Sunday, June 26, 2005

Mad Dogs and Bicyclists

After the coolest May in a century, now we've having a June heatwave. This is not the take-your-breath-away 100+ F (37.7+ C) degree heat of a scorching July nor the endless heat and brassy light of August. There's been plenty of rain, so this heat is riotously verdant. Plants, especially weeds, sprout and grow seemingly overnight. And spiders, indoors and out, are spinning with great industry. I can't say I've noticed any increase in insects, but I assume they know what they're doing. The same cannot always be said for others.

Not to be outdone by the busy tribe of arachnids, yesterday I ventured out into the noonday sun for a spin with the Metropolitan Waterfront Alliance on their annual Missing Links bicycle tour. The 40-mile (64 km) route traces public access to the Hudson River: it starts on the New York side in Battery Park and heads north on the Hudson River Greenway, crosses the George Washington Bridge, continues south on the New Jersey side on a crazy quilt of byways through Fort Lee, Edgewater, Hoboken, Jersey City, and Elizabeth to Bayonne, crosses the Bayonne Bridge to Staten Island, then takes the Staten Island ferry back to the Battery. Public access to the river is not universal, creating the missing links which give the tour its name.

As I live in NJ, I usually leave the ride in NJ rather than return to NYC. This year, I started feeling a bit wobbly,Hoboken sesquicentennial button so quit at the 30-mile (48 km) mark in Hoboken. Much of the ride through Hoboken is away from the river on busy streets that are miserably hot - a big missing link. Happily, there's a pretty park built on old Pier A, where I rested a while and watched children frolicking in a water sculpture before heading home. A rider on the tour recommended tomato juice - with its salt, potassium, anti-oxidants, and low impact on blood sugar - as a sovereign remedy for wobblies. (Distance cyclists must guard against hyponatremia as much as dehydration.) It seemed to help some, but I think sitting in the shade, the cool river breeze, and the charming scene did more.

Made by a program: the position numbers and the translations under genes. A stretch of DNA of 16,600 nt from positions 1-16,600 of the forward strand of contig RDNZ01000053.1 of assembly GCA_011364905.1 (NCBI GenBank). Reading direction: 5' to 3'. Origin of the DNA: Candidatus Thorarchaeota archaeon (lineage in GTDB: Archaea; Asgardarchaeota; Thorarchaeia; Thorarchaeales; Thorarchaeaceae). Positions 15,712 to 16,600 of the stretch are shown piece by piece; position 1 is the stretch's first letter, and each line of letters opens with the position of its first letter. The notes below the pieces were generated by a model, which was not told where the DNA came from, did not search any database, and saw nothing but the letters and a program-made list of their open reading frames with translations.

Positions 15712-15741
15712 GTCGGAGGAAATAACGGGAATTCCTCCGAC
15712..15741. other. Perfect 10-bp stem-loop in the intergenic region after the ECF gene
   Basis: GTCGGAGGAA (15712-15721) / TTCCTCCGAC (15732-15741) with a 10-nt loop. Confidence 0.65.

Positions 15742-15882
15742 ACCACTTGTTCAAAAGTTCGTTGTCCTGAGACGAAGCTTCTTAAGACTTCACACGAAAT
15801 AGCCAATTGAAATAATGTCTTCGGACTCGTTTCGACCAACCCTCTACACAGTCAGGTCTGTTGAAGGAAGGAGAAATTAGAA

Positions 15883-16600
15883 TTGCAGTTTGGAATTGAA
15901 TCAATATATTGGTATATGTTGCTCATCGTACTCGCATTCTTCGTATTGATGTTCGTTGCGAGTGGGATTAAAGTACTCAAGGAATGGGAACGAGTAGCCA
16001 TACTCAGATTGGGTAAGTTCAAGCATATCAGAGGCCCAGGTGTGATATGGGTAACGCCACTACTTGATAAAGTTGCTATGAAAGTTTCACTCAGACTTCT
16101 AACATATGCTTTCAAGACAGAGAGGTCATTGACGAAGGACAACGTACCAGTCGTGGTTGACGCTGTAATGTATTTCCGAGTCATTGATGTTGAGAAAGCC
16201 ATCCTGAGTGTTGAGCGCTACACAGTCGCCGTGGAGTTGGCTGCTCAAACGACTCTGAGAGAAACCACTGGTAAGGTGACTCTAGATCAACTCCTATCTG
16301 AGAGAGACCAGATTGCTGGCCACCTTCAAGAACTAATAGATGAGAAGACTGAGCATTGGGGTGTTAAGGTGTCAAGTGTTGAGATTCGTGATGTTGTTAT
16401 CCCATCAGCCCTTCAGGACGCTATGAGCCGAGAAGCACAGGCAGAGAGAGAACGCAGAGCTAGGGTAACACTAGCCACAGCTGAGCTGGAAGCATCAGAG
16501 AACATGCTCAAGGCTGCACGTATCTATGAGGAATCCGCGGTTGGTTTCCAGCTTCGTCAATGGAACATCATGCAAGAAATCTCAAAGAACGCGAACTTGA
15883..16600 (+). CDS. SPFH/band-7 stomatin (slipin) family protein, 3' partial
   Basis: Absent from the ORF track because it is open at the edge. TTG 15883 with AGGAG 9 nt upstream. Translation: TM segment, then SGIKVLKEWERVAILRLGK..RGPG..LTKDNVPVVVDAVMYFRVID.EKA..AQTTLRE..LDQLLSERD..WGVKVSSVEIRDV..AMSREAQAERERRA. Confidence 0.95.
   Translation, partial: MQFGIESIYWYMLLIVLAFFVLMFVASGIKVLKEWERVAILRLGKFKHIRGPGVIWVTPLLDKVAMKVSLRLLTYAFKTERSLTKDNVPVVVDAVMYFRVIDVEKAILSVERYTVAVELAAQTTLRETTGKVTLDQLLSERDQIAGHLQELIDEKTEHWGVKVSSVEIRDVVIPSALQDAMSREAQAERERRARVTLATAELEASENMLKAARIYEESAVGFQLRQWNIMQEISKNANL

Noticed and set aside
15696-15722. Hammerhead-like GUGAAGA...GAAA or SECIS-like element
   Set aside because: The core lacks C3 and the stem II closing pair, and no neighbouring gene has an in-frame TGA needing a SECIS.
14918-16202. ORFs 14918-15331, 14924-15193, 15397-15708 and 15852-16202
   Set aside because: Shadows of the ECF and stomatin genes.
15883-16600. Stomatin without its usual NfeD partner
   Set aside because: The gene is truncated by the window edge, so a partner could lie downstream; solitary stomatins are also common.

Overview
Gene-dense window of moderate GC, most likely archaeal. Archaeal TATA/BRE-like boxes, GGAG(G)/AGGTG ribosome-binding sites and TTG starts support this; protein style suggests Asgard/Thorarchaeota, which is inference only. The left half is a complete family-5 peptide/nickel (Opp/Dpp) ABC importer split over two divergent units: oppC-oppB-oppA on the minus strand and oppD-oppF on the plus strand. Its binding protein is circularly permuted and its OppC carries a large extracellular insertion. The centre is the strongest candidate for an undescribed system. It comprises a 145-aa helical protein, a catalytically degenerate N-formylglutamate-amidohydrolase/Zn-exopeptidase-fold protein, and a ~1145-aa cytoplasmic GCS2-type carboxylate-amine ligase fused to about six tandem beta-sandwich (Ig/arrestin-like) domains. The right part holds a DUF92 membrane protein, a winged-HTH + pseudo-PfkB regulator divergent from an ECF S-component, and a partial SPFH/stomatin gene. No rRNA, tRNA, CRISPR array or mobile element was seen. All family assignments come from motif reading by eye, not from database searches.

Before the ride, I trekked to the nearest LYS, with Sockapal-2-za on my mind, as listmom Alison has already announced the Sockapal-2-za first finisher and the great progress made by other industrious sorts. Wow, that was fast.

Here's where I am: I've looked at my pal's blog, studied my stash, and made some judicious purchases, with what results below.

Photo of Sockapal-2-za yarn

That's Lorna's Laces Shepherd Sock "Cool", Cherry Tree Hill Supersock "Green Mountain Madness," and light gray and dark gray Socka. I gather my pal favors variegated blue or gray colorways, so I hope one of these will suit. There's sufficient of each for mother-child socks (grin).

At the moment, I'm leaning toward Green Mountain Madness, a reference to the beautiful Green Mountains of Vermont, home of Cherry Tree Hill. The yarn is simply gorgeous, 100% merino Superwash, and a chain of synchronicities is growing around it. I bought it at a LYS which rarely carries sock yarn, but just happened to be holding sock classes, so was nicely stocked. I generally loathe winding skeins into center pull balls, but my book group just happened to watch a video instead of discussing a book, providing the perfect occasion for a bit of industry.

The next task is test-swatching, to check gauge and color pooling. If it's cool in the pool, I'm staying in.


alison said...

Beautiful yarns! I think someone in my knitting group is making a sock with that LL colorway. I still have to post the picture, but check it out later tonight at

Christine said...

Wow What great colors!!!! I wish my LYS's carried more sock yarns.